An organization in South Africa began a compassionate project many years ago. The group buys houses in impoverished areas and paints them red. They then hire house parents who live in the red houses, providing beacons of light to the troubled communities. Over the years, these houses have become havens for children at risk and other hurting people in need of a safe place, a hot meal, a listening ear, and a warm hug.
I was once invited to an authors’ party in London. It was a posh affair with caviar and oysters and a private view of a fashion exhibition. Celebrities milled through the crowd and everyone else looked like a celebrity due to their chic fashion sense.
I have a friend who has spent most of his life with people who live on society’s margins: People experiencing poverty or homelessness, those who wrestle with addictions or simply exist outside the mainstream, anyone who might be considered an outcast. “That’s where I seem to fit,” my friend says. “On the edges.” He helps believers in Jesus learn how to be in true friendship with those who are different. “This kind of friendship isn’t as complicated as we like to make it,” my friend insists. “Often it’s as simple as knowing someone’s name and how they like their coffee.”
Picnics are usually a lot of fun, unless you realize— minutes before you leave—that you’re supposed to bring a dish to share! When this happened to me, I quickly put some meat in a pot, cranked up the heat, and left the kitchen to finish other preparations. Several minutes later, I smelled something burning. I ran to the kitchen, but of course it was too late to salvage the burnt offering.
An audition for a singing competition on TV captured my attention. Strumming on a guitar he’d learned to play just a year earlier, a young man named Anderson wowed the judges when he performed his original song, “My Best Friend.”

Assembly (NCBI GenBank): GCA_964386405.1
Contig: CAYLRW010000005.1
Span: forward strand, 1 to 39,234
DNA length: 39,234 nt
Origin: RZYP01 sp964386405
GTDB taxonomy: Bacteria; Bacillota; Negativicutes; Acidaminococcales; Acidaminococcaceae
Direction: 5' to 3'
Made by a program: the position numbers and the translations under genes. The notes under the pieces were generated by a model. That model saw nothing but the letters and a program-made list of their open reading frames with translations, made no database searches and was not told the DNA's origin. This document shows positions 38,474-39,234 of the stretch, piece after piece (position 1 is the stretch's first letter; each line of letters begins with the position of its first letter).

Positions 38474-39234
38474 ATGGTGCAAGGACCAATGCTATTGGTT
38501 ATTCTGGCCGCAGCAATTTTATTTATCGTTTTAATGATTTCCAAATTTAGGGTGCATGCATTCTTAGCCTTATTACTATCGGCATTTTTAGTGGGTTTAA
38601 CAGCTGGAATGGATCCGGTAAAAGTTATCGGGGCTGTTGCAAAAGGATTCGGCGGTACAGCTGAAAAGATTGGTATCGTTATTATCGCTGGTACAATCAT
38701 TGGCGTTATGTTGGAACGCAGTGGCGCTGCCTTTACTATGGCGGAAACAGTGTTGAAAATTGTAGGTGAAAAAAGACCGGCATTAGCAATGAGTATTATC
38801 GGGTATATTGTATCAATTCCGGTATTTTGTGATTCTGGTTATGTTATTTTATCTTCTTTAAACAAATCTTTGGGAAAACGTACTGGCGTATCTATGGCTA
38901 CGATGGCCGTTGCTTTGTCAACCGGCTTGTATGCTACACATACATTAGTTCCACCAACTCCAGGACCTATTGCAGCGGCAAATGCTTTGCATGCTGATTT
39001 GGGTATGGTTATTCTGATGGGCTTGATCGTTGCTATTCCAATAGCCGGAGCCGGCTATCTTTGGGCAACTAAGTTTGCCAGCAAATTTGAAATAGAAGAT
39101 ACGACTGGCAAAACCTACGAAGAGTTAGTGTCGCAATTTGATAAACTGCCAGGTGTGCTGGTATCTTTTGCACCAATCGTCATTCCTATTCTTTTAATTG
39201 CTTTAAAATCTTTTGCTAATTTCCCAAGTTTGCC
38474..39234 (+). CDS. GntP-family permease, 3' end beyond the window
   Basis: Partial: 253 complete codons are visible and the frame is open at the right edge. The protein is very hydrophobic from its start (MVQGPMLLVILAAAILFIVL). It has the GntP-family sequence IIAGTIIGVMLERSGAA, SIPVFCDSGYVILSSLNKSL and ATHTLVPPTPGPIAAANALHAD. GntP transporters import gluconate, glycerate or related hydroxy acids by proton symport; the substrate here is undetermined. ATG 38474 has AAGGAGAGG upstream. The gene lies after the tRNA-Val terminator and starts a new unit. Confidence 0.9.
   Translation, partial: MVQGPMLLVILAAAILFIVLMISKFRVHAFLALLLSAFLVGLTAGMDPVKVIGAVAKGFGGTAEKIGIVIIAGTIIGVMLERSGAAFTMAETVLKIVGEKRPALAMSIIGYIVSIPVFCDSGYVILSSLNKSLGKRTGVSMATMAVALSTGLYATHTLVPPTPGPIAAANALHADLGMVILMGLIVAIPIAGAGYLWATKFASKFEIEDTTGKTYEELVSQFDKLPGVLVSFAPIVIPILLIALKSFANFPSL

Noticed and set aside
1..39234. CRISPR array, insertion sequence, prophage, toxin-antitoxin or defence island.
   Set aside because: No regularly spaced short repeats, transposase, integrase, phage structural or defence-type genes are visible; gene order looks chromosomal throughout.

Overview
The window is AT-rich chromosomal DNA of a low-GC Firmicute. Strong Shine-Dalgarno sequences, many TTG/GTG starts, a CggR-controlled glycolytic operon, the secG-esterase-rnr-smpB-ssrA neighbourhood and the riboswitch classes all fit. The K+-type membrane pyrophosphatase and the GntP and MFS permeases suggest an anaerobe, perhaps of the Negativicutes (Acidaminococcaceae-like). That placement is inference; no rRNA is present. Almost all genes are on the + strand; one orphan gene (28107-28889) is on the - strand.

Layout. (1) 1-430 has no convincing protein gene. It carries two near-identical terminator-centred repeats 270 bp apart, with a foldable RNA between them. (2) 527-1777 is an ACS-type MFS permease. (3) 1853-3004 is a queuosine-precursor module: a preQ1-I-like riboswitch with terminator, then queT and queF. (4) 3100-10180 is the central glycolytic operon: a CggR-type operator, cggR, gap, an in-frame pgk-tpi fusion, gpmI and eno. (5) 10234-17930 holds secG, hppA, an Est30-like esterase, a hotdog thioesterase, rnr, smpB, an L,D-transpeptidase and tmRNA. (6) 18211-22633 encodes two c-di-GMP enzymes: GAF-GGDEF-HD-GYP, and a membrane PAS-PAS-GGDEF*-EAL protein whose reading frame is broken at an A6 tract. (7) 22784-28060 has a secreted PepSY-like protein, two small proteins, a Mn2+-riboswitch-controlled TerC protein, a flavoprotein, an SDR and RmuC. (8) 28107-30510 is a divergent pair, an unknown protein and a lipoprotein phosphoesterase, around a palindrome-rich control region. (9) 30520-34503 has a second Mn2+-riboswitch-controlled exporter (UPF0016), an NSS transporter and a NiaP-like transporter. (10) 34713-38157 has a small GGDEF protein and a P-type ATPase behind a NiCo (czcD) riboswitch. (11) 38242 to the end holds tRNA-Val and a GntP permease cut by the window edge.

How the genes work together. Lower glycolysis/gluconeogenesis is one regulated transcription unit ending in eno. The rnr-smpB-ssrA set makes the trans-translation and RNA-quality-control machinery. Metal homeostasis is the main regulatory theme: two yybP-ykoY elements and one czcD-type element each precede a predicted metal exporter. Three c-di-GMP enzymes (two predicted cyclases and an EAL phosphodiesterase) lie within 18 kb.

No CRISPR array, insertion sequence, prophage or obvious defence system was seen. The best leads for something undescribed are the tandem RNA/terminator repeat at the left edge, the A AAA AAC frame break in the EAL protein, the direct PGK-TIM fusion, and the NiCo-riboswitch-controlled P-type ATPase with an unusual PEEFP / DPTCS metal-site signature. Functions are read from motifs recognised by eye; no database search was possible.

Jean Vanier, founder of the L’Arch communities, has spent his life loving those often ostracized by society. L’Arch creates living communities for those with disabilities or those who, because of their need for intense care, would be institutionalized if they didn’t have such a home. Vanier talks about how the communities are centered around the most basic acts of caring for the physical body—bathing, dressing, and feeding residents who can’t do those things on their own.
I have a confession to make (inhale deeply and hold breath):I’m not a dog person! But here’s another confession. Mywife is training a black Labrador Retriever as a service dog for people with disabilities, and . . . well, Snickers is absolutely the sweetest, most gentle and loving creature in the world—even though she’s so very doggish. You might even venture to say I’ve grown to love her.
Following a tumultuous season in her life, Bethany Haley Williams battled with shame and brokenness. The journey was difficult, but through Jesus she experienced healing that transformed her life.
Stephen Crane’s story “The Open Boat” tells the tale of four men attempting to survive in a lifeboat at sea. One of the men ironically reflected on a poem he had read as a schoolboy about a soldier fighting in Algiers. The man realized that “he had never considered it his affair that a soldier of the Legion lay dying in Algiers, nor had it appeared to him as a matter for sorrow. It was less to him than breaking of a pencil’s point.” He hadn’t felt compassion for the soldier—until now.